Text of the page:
Police officer in uniform at microphone. Text that reads. Presentation Antioch Police Department City of Antioch Council meeting

‘It’s Ridiculous’: Antioch Struggles With Low Police Staffing

Police officer in uniform at microphone. Text that reads. Presentation Antioch Police Department City of Antioch Council meeting

“All the calls are suffering across the board when it is busy,” said acting Antioch Police Chief Joe Vigil at the Sept. 26 City Council meeting. (Screenshot captured by Samantha Kennedy / The CC Pulse)

By Samantha Kennedy

Numbers show the Antioch Police Department remains understaffed, making it difficult to properly serve residents.

The Antioch City Council received a presentation on police staffing levels at its Sept. 26 meeting that showed the city’s police department, especially patrol officers, struggles to keep up with workloads.

“I believe we need help,” said council member Mike Barbanica, himself a retired police lieutenant. “We don’t have enough staffing.” 

Less than half of the officers in the department are in service due to several officers dealing with injuries or sickness and being out on leave, including those involved in the racist texting scandal.

>>>Read: ‘Fire Everyone Who Is Racist’: Black Antioch Residents, Mayor React to Police Texting Scandal

“It’s ridiculous,” Mayor Pro Tem Tamisha Torres-Walker said. “We all know why the numbers are low. It’s because the standards for over two decades for police in this city have been low.” 

Acting Police Chief Joe Vigil said some departments have had to be reassigned to make up for staffing issues.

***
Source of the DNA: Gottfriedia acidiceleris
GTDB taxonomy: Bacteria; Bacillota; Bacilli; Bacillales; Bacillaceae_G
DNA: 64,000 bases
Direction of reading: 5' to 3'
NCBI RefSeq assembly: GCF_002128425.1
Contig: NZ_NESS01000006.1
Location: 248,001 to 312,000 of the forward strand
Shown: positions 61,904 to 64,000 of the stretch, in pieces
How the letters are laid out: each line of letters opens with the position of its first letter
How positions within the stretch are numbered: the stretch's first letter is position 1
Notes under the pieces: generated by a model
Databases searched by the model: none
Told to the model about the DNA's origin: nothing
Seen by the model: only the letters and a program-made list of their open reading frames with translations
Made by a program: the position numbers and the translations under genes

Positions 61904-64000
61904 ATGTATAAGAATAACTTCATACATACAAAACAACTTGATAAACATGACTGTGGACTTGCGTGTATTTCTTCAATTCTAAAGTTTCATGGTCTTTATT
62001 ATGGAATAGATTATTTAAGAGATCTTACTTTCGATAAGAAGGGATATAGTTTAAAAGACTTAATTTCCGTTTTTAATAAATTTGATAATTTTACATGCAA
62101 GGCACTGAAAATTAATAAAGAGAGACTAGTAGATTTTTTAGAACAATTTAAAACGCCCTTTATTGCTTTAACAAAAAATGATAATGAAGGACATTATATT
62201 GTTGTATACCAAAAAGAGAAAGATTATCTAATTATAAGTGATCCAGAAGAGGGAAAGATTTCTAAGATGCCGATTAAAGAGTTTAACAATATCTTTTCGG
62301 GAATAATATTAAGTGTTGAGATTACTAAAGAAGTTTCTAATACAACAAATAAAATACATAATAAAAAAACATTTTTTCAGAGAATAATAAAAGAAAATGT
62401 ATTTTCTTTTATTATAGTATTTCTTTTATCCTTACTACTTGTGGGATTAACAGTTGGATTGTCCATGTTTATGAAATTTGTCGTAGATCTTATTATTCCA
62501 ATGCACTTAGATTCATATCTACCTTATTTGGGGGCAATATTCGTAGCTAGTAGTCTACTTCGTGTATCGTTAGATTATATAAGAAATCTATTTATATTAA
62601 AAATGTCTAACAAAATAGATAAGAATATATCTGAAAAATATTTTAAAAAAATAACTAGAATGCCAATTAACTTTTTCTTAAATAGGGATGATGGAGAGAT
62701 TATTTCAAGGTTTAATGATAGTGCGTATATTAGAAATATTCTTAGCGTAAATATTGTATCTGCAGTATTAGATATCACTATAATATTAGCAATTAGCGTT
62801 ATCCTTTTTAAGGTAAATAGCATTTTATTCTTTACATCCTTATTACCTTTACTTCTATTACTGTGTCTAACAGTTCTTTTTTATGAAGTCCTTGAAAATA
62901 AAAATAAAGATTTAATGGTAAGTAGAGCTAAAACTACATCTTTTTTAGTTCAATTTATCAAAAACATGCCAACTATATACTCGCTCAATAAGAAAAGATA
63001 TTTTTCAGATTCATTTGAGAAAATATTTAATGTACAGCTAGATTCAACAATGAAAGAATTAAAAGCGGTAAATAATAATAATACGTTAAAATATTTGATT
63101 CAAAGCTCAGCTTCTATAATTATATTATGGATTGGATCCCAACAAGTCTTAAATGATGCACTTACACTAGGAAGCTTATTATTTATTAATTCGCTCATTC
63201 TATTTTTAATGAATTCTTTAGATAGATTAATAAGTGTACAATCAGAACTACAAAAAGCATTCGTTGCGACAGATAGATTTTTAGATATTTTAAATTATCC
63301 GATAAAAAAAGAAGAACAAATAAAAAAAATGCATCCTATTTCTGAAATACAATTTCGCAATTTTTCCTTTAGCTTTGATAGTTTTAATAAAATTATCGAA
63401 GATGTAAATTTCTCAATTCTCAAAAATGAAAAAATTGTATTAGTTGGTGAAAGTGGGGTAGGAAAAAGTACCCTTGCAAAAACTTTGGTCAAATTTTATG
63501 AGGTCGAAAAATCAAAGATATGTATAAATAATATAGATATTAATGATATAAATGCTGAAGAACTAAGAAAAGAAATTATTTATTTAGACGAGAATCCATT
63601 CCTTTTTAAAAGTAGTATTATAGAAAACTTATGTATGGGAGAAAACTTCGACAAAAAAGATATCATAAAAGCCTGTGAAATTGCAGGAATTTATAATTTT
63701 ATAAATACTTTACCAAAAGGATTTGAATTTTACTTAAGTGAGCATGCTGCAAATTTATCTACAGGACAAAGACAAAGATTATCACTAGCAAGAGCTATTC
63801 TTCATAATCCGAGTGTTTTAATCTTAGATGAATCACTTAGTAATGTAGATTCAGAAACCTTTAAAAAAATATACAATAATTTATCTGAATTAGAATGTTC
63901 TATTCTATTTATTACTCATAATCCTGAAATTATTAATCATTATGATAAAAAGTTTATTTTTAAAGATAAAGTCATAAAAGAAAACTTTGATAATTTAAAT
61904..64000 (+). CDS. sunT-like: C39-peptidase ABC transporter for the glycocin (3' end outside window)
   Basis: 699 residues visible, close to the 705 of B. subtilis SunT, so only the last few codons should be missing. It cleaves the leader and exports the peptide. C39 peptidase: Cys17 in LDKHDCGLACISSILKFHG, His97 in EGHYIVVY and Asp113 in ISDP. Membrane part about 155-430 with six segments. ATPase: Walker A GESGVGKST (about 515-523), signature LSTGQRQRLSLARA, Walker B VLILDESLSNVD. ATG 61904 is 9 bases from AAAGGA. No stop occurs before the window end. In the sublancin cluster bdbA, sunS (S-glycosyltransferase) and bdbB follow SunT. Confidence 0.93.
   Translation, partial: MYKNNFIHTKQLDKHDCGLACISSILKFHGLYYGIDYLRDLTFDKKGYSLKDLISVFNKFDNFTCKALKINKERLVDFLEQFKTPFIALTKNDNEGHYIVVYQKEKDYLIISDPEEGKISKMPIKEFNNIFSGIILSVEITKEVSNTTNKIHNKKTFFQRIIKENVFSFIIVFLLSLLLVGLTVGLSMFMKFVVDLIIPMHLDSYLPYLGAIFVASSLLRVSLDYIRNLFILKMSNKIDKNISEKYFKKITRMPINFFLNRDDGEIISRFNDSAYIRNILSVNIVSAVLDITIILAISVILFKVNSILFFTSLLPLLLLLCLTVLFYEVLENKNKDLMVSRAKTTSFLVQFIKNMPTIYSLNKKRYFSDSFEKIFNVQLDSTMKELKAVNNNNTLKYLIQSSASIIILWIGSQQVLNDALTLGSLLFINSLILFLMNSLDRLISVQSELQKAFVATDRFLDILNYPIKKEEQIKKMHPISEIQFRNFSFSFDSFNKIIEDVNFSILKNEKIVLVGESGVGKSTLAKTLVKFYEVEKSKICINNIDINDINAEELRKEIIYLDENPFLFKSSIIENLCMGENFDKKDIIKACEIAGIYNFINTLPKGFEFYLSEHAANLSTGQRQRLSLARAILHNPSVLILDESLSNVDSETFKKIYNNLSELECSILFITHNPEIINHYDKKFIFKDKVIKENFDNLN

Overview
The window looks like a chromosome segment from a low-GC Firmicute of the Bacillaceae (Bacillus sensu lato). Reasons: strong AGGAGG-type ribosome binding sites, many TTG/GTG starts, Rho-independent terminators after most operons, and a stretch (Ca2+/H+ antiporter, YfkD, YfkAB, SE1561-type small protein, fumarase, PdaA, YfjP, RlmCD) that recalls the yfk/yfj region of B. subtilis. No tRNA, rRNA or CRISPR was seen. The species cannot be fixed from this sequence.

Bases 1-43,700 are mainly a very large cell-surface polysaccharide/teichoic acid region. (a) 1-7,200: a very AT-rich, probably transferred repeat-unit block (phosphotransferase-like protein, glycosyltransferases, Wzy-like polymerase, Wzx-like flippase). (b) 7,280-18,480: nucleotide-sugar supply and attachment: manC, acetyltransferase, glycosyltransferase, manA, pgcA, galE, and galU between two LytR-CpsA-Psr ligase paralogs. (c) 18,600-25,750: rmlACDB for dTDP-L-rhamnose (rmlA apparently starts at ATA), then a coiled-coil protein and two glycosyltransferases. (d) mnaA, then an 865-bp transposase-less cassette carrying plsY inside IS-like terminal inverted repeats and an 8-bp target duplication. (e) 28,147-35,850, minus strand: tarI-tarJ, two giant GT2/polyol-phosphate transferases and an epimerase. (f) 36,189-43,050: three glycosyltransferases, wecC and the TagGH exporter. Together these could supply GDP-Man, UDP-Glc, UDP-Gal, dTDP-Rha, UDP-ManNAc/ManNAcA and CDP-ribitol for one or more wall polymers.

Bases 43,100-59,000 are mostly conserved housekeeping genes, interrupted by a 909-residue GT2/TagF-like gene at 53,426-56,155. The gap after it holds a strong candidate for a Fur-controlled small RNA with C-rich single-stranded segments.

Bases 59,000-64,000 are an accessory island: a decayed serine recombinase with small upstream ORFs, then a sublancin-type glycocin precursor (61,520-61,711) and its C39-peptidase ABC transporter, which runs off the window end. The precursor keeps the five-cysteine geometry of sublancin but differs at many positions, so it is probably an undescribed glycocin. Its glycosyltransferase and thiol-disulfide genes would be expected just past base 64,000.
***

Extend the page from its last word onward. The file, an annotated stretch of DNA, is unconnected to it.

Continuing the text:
Vigil said 31 active patrol officers are working a modified schedule because of low staffing, which sometimes means four officers patrolling the entire city. To supplement patrol staffing due in part to the scandal, the department has reassigned all of its traffic officers to patrol and left the traffic division empty.

“All the calls are suffering across the board when it is busy,” Vigil said. 

Six officers were sworn in this past week but must first go through field training which lasts about four months. 

The investigations department is also overworked. In the past year, the department lost more than 10 detectives. The current seven detectives manage a caseload of over 300. And three are expected to leave in October.

Barbanica said the department’s low staffing levels will lead to burnout in the department. Officers, he said, may leave Antioch’s police department for departments that don’t have such a demanding workload. 

>>>Read: Council Hears From Acting Richmond Chief on Staffing and Dog Bites

“I think that’s absolutely ludicrous,” Barbanica said. “That being the case, do you believe that we need to bring in CHP to assist?”

Vigil said the California Highway patrol has “made it clear there is no assistance available to us right now outside of mutual aid.” 

Barbanica said he was told differently by Contra Costa Sheriff David Livingston and Assemblyman Tim Grayson, D-Concord. Barbanica said Livingston told him the Sheriff’s Department would be ready “at a moment’s notice” to provide assistance to the city. And Sacramento, according to Barbanica’s conversation with Livingston, is also ready to provide personnel. 

Barbanica and Vigil agreed to later discuss the discrepancies in the responses they were receiving and reach out to outside agencies again. 

Torres-Walker said it was telling that the two were receiving mixed messages and looked forward to seeing it sorted out. 

Antioch has been actively recruiting for its police department to fill vacancies but still finds it hard to recruit certain groups. 

Council member Lori Ogorchock asked how many current officers are women and how the department’s 30×30 pledge, the nationwide initiative to increase women by 30% in law enforcement by 2030, is working. 

Vigil said only two officers in service are women. 30×30, he said, is not so easy to follow because the department can’t offer them things that others are able to.

“What we’re seeing when we’re pulling the people who show up and we’re trying to recruit,” Vigil said. “They’re asking a lot of questions related to maternity leave and compensation. It’s a lot of areas where we are grossly behind our competitors in how we treat mothers.”

The next Antioch City Council meeting is Oct. 10.

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